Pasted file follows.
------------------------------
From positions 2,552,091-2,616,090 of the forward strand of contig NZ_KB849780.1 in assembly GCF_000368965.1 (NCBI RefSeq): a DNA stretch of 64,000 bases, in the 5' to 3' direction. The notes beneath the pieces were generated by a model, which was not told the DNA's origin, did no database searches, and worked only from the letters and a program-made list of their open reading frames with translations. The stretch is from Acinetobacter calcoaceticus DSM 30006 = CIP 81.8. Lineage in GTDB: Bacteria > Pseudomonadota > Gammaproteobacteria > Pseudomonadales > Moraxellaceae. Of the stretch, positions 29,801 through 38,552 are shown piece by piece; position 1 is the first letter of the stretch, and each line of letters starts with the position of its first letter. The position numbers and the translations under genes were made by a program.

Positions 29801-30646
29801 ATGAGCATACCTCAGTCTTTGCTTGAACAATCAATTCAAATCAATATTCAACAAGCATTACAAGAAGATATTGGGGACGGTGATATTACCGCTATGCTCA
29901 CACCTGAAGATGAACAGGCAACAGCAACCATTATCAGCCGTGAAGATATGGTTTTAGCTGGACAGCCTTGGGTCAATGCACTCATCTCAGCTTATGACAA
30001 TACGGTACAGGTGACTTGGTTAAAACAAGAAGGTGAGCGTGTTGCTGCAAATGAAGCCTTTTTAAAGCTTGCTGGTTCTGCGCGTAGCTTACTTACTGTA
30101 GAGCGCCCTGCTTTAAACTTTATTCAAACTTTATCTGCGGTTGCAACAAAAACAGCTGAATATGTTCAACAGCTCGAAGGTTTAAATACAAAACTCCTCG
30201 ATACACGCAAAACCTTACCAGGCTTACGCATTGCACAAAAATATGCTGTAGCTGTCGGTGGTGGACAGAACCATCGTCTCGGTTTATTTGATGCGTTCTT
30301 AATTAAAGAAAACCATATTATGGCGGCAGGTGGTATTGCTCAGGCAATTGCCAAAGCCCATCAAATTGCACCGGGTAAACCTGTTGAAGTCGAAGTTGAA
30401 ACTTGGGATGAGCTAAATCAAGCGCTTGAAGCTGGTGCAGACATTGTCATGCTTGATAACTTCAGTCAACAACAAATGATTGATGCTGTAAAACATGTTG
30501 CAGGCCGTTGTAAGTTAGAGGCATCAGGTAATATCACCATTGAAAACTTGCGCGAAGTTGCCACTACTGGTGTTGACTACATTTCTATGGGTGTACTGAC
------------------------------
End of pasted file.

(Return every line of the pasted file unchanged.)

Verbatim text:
From positions 2,552,091-2,616,090 of the forward strand of contig NZ_KB849780.1 in assembly GCF_000368965.1 (NCBI RefSeq): a DNA stretch of 64,000 bases, in the 5' to 3' direction. The notes beneath the pieces were generated by a model, which was not told the DNA's origin, did no database searches, and worked only from the letters and a program-made list of their open reading frames with translations. The stretch is from Acinetobacter calcoaceticus DSM 30006 = CIP 81.8. Lineage in GTDB: Bacteria > Pseudomonadota > Gammaproteobacteria > Pseudomonadales > Moraxellaceae. Of the stretch, positions 29,801 through 38,552 are shown piece by piece; position 1 is the first letter of the stretch, and each line of letters starts with the position of its first letter. The position numbers and the translations under genes were made by a program.

Positions 29801-30646
29801 ATGAGCATACCTCAGTCTTTGCTTGAACAATCAATTCAAATCAATATTCAACAAGCATTACAAGAAGATATTGGGGACGGTGATATTACCGCTATGCTCA
29901 CACCTGAAGATGAACAGGCAACAGCAACCATTATCAGCCGTGAAGATATGGTTTTAGCTGGACAGCCTTGGGTCAATGCACTCATCTCAGCTTATGACAA
30001 TACGGTACAGGTGACTTGGTTAAAACAAGAAGGTGAGCGTGTTGCTGCAAATGAAGCCTTTTTAAAGCTTGCTGGTTCTGCGCGTAGCTTACTTACTGTA
30101 GAGCGCCCTGCTTTAAACTTTATTCAAACTTTATCTGCGGTTGCAACAAAAACAGCTGAATATGTTCAACAGCTCGAAGGTTTAAATACAAAACTCCTCG
30201 ATACACGCAAAACCTTACCAGGCTTACGCATTGCACAAAAATATGCTGTAGCTGTCGGTGGTGGACAGAACCATCGTCTCGGTTTATTTGATGCGTTCTT
30301 AATTAAAGAAAACCATATTATGGCGGCAGGTGGTATTGCTCAGGCAATTGCCAAAGCCCATCAAATTGCACCGGGTAAACCTGTTGAAGTCGAAGTTGAA
30401 ACTTGGGATGAGCTAAATCAAGCGCTTGAAGCTGGTGCAGACATTGTCATGCTTGATAACTTCAGTCAACAACAAATGATTGATGCTGTAAAACATGTTG
30501 CAGGCCGTTGTAAGTTAGAGGCATCAGGTAATATCACCATTGAAAACTTGCGCGAAGTTGCCACTACTGGTGTTGACTACATTTCTATGGGTGTACTGAC